Accordingly, if the BVRA is enacted, a debtor would not be permitted to commence a chapter 11 case in a district based solely on its domicile or a pending case being commenced in a district by an affiliate of the debtor unless the affiliate is the debtor’s controlling shareholder.
Proposed Limitations on Changes in Ownership or Control
The BVRA also proposes that for the purposes of venue, no effect will be given to certain changes or transactions that take place (i) within one year before the commencement of the chapter 11 case or (ii) for the purpose of establishing venue (in whole or in part). These include (x) a change in the ownership or control of an entity that is the subject of the chapter 11 case, or of an affiliate of the entity, or (y) a transfer to another district of the principal place of business or principal assets, or the merger, dissolution, spinoff, or divisional merger of an entity that is the subject of the chapter 11 case, or of an affiliate of the entity.
Accordingly, if the BVRA is enacted, companies would be restricted from filing chapter 11 cases in a jurisdiction if the debtor took some action to establish venue in that jurisdiction (such as a transfer of principal place of business or reincorporation) within one year prior to filing or if such action was taken for the purpose of establishing venue. Furthermore, the recent practice in some divisional merger chapter 11 cases of incorporating the debtor-entity in the jurisdiction of choice immediately preceding the debtor entity’s chapter 11 filing may no longer be a feasible option.
Proposed Definition of “Principal Assets”
If the BVRA is enacted, the Judicial Code would explicitly provide that the term “principal assets” does not include cash or cash equivalents. Moreover, the BVRA provides that any equity interest in an affiliate is located in the district in which the holder of the equity interest has its principal place of business in the United States, as opposed to the state of formation.
Venue Transfer (Section 1412 of the Judicial Code)
Currently, notwithstanding that a case or proceeding under the Bankruptcy Code is filed in the correct division or district, venue for a chapter 11 case may be transferred by the bankruptcy court on its own accord or upon motion (i) in the interest of justice or (ii) for the convenience of the parties. A movant seeking to transfer a bankruptcy case to a different venue bears the burden of proof, which must be carried by a preponderance of the evidence because a debtor’s choice of forum is entitled to great weight if venue is proper pursuant to section 1408. Similar rules would apply under the BVRA if enacted.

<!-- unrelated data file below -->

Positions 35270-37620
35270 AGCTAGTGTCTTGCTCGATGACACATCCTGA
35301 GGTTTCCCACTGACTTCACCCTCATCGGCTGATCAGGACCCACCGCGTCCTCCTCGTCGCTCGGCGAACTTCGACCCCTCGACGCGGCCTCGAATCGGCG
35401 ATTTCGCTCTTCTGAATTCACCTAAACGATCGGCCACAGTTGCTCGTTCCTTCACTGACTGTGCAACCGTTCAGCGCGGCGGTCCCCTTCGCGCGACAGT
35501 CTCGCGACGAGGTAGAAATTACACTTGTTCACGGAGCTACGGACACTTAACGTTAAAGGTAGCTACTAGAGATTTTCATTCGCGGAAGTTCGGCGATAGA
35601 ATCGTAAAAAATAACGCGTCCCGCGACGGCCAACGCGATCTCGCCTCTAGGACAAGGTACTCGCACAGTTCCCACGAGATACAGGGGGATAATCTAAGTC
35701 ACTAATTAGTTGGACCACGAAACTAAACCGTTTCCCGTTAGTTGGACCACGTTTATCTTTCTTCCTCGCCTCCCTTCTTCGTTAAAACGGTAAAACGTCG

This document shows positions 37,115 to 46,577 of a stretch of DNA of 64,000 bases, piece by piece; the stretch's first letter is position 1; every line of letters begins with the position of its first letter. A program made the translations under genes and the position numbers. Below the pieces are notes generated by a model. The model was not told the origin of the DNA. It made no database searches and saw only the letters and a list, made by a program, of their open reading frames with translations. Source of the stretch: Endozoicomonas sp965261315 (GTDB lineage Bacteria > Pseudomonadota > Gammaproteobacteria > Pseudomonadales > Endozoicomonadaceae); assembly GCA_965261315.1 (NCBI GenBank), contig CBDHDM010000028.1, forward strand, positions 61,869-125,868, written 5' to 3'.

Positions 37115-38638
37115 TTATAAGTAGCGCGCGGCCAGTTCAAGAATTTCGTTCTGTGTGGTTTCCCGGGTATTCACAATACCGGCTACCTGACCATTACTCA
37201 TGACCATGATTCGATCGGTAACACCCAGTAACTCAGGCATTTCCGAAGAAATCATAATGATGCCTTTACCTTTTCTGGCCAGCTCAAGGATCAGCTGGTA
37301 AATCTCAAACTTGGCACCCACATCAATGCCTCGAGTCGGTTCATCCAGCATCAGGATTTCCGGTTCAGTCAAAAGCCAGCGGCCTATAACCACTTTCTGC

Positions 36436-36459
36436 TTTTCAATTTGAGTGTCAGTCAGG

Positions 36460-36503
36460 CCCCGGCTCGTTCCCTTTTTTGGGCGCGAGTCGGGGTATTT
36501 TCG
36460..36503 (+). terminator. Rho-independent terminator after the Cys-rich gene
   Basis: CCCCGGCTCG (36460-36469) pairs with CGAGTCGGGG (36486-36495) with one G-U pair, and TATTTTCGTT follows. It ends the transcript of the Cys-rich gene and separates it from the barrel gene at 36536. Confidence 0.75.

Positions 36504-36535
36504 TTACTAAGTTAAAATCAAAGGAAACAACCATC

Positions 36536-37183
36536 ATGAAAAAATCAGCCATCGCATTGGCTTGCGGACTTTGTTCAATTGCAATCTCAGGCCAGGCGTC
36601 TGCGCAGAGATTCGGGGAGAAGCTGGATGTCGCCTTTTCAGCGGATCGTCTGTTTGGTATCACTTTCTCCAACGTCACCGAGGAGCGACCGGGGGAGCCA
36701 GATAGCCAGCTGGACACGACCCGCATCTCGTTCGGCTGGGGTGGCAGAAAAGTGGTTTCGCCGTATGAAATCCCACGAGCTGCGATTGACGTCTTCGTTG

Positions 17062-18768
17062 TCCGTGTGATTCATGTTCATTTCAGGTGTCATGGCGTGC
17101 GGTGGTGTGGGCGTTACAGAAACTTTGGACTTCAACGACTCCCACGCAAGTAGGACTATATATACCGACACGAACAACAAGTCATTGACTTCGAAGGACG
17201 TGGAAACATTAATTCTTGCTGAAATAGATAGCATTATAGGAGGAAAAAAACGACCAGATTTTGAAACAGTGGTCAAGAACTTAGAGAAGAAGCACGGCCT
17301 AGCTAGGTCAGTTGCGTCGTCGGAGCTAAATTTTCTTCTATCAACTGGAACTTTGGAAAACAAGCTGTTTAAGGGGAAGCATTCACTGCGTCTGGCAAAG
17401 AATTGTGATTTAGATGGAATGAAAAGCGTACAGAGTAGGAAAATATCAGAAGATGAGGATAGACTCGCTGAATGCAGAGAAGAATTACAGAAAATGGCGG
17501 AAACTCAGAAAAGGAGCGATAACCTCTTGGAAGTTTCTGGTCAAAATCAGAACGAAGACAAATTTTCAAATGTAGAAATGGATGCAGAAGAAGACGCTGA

Further, if the BVRA is enacted, the Judicial Code would be amended to provide that a case under the Bankruptcy Code filed in an improper division or district should be (i) immediately dismissed or (ii) if it is in the interest of justice, immediately transferred to any district court for any district or division in which the case or proceeding could have been brought.
Proposed 14-Day Rule on Objections and Requests Relating to Changes in Venue
The BVRA provides that the court should enter an order granting or denying an objection to, or a request to change, venue of a case or proceeding under the Bankruptcy Code, or arising in or related to a case under the Bankruptcy Court, not later than 14 days after it is filed.
Changes to Judge Assignment Protocols for Mega Chapter 11 Cases
Southern District of New York
As of December 1, 2021, mega chapter 11 cases filed in the Southern District of New York (which includes cases filed in Manhattan, Poughkeepsie and White Plains) will be randomly assigned to one of the bankruptcy judges of the district without regard to the courthouse in which the case is filed. A chapter 11 case qualifies as a “mega” case if the assets or liabilities of the debtor (or on a cumulative basis for multiple debtors) are at least $100 million.
In its November 22, 2021 press release, the United States Bankruptcy Court for the Southern District of New York indicated that the new judge assignment protocol of mega chapter 11 cases would result in a more balanced utilization of judicial resources.
Eastern District of Virginia
Starting February 15, 2022, mega chapter 11 cases filed in the Eastern District of Virginia (which includes cases filed in Alexandria, Norfolk, Newport News, and Richmond) will be randomly assigned to one of the bankruptcy judges of the district without regard to the division in which the case is filed. Additionally, all bankruptcy judges in the district will be eligible to be assigned to a mega chapter 11 case with the exception of the Chief Judge. A chapter 11 case qualifies as a “mega” case in the Eastern District of Virginia if the assets or liabilities of the debtor (or on a cumulative basis for multiple debtors) are greater than $100 million.
If the NRPA and BVRA are enacted, controversial issues in corporate restructuring practice that have garnered significant congressional and media attention will be substantially altered. The debate remains, however, as to whether the issues discussed in this Article should be left to the courts to police rather than to Congress and whether blanket legislation, such as the NRPA and BVRA, may have broad and unintended consequences.